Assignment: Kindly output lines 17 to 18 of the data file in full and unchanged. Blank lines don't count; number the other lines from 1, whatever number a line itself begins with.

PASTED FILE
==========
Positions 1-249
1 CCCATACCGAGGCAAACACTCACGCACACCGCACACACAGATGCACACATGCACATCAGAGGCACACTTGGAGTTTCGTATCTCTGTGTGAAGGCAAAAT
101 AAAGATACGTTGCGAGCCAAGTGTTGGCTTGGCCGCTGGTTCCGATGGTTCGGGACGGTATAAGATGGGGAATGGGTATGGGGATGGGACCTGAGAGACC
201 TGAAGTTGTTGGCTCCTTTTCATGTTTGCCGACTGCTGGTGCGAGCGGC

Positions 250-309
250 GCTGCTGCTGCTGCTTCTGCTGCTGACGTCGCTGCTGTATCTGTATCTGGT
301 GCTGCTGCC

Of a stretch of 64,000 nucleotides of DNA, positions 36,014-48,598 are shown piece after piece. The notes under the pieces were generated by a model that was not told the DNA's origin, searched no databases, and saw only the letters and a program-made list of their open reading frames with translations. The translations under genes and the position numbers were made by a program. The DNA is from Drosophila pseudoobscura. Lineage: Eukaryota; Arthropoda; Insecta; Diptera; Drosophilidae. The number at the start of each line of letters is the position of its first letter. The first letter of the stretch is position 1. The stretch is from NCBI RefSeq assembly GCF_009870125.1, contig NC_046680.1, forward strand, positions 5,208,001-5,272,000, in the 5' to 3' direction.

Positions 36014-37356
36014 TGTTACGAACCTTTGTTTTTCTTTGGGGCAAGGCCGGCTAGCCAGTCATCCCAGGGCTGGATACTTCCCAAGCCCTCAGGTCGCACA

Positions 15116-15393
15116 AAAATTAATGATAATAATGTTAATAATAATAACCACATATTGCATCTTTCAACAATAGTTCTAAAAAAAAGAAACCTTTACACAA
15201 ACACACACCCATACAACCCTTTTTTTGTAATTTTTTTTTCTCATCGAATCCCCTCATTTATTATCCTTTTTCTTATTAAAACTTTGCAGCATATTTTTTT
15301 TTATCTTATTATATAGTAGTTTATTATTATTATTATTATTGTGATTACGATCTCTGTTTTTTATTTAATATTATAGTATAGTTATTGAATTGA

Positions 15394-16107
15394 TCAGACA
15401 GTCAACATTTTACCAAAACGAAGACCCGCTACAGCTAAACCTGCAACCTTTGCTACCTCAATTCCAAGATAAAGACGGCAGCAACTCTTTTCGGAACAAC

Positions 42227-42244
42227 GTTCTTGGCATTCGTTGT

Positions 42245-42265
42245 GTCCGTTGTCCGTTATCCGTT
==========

15401 GTCAACATTTTACCAAAACGAAGACCCGCTACAGCTAAACCTGCAACCTTTGCTACCTCAATTCCAAGATAAAGACGGCAGCAACTCTTTTCGGAACAAC

Positions 42227-42244